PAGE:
A neobank for healthcare professionals is on call
- Panacea Financial is a financial services provider for health care professionals, and it recently upgraded its product offering.
- The neobank claims it understands healthcare professionals a lot better than big brands and its product focus on this niche consumer group sets it apart.
Financial services provider for healthcare professionals, Panacea Financial has upgraded its digital banking services.
Built by practicing physicians Michael Jerkins and Ned Palmer, Panacea Financial claims that traditional FIs do not understand the medical profession and are, in turn, unable to adequately service this consumer segment.
Doctor knows best
“Most medical, dental, and veterinary students take on six-figure student debt as they make their way through school, then earn very little while in training or residency. This period of no- or low-income can lead to financial stress and could cause these individuals to rack up toxic credit card debt to stay afloat,” said Ned Palmer, MD, MPH, Chief Operating Officer and Co-Founder of Panacea Financial.
Typically, a medical school graduate carries up to $200,000 in student debt. After training, most medical professionals are unable to access financial assistance from banks because high student debt is seen as a “red flag” on lending applications. “Doctors have limited time and atypical working hours, so traditional banking hours do not always work for their busy schedules,” he added.
Panacea Financial caters to doctors, dentists, and veterinarians and the unconventional hours that medical professionals keep by offering a digital banking platform that runs around the clock.
Panacea Financial’s chose Bankjoy as a digital banking technology provider, motivated in part by the user experience that Bankjoy offers. Palmer expects that Bankjoy’s UX will make it convenient for Panacea’s client base to access important features like account opening and personal and professional financial management. The digital banking provider is also expected to ease the process of adding third-party solutions to Panacea’s existing offering. “Because we are fully digital, our digital banking tools must be top-notch to provide the best banking experience for our clients. Bankjoy’s user-friendly platform helps us achieve our goal of making banking simpler and easier to access for the doctor community,” he said.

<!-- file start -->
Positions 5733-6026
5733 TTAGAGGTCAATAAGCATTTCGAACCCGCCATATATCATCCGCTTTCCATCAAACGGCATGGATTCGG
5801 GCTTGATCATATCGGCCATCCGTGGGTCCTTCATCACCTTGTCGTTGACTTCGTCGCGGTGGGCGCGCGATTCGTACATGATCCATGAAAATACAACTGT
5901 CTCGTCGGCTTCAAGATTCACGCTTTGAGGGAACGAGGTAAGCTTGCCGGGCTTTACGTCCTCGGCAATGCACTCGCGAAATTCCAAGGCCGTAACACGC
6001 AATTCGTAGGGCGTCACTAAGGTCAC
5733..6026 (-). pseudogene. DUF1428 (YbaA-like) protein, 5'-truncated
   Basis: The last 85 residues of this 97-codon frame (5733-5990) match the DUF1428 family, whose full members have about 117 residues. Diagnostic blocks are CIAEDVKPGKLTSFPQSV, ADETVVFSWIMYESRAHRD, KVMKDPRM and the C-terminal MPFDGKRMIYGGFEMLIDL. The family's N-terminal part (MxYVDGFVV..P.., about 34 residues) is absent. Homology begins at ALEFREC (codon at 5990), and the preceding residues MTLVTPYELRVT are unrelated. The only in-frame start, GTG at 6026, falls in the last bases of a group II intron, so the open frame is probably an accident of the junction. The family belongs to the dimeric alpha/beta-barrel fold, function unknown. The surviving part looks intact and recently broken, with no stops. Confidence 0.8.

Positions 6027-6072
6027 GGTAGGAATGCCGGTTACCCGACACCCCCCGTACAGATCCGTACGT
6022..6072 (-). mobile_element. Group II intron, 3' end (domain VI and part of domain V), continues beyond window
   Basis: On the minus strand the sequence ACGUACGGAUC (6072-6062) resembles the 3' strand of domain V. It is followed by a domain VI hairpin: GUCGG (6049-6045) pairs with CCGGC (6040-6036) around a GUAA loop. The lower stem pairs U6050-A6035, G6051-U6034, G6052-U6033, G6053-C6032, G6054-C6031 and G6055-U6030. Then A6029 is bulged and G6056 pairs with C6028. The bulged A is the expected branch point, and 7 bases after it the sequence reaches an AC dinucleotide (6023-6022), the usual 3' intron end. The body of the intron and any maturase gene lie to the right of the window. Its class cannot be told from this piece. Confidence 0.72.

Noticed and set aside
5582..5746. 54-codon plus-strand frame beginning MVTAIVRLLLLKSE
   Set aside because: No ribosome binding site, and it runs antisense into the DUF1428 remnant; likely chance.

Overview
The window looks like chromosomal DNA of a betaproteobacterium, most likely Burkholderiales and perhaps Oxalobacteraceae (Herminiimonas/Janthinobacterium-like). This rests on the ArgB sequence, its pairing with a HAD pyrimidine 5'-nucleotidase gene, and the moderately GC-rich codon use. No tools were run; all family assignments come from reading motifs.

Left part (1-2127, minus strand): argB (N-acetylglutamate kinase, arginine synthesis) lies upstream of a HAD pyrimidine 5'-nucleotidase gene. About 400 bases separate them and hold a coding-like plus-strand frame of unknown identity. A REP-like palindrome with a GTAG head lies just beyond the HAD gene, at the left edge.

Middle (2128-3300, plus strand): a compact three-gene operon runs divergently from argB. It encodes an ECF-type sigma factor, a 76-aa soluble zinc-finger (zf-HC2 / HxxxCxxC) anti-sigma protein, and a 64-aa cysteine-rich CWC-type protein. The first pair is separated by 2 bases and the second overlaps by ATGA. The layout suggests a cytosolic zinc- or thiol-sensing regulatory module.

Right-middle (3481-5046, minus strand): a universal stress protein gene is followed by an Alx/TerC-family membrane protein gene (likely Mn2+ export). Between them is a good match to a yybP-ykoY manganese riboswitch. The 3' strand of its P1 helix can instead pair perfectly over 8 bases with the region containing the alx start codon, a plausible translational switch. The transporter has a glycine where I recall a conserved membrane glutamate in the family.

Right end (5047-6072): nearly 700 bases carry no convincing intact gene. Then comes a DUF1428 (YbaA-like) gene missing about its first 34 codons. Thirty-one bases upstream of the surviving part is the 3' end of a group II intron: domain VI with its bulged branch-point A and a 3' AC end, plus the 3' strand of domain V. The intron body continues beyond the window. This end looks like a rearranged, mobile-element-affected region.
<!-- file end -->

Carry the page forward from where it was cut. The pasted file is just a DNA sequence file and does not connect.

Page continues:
Working with digital banking providers like Bankjoy allows neobanks to remain competitive in a market dominated by larger banks. And some neobanks have been able to prove their mettle and wrestle away customers from incumbents. Since customers are now likely to own multiple accounts across multiple institutions, more accounts are being opened than ever before. Neobanks and fintechs have been poised to take advantage of this change and have captured 47% of all new checking account openings in 2023.
The ability to focus on niche consumer groups, like SMBs, Gen Z, families, or healthcare professionals, allows emerging neobanks to set themselves apart from the homogeneity of big brands. It’s a question of positioning, but will that be enough?
Will the neobank keep the big brand at bay?
The trouble for neobanks like Panacea Financial is that big banks aren’t ignorant of their positioning advantage. U.S. Bank recently announced a new initiative which will serve small-to-medium sized healthcare practices with more than $25 million in annual revenue. The bank is also throwing some of its weight behind the initiative by adding 50 new positions across the country to power its plans. In the face of incumbents ramping up their efforts, it's the little things that will make a difference for the little guy.
For example, Panacea Financial isn't putting up a revenue filter for its services, which makes its offering more widely applicable. Similarly, the company offers loans for those who are thinking of starting their own practice, with the possibility of same-day approvals of up to $400,000. For healthcare professionals who just want an easy way to bank or are thinking of striking out on their own, Panacea Financial could be a better fit.
But as some of these practices grow, incumbents like U.S. Bank will be poised to take advantage of the most profitable members of this consumer group. At that point Panacea Financial may be fighting a battle on two fronts. Its product offering will have to remain practical for those just starting out in the healthcare industry. At the same time, it’ll need banking products that can retain customers and make sense at scale, which big banks are already adept at doing.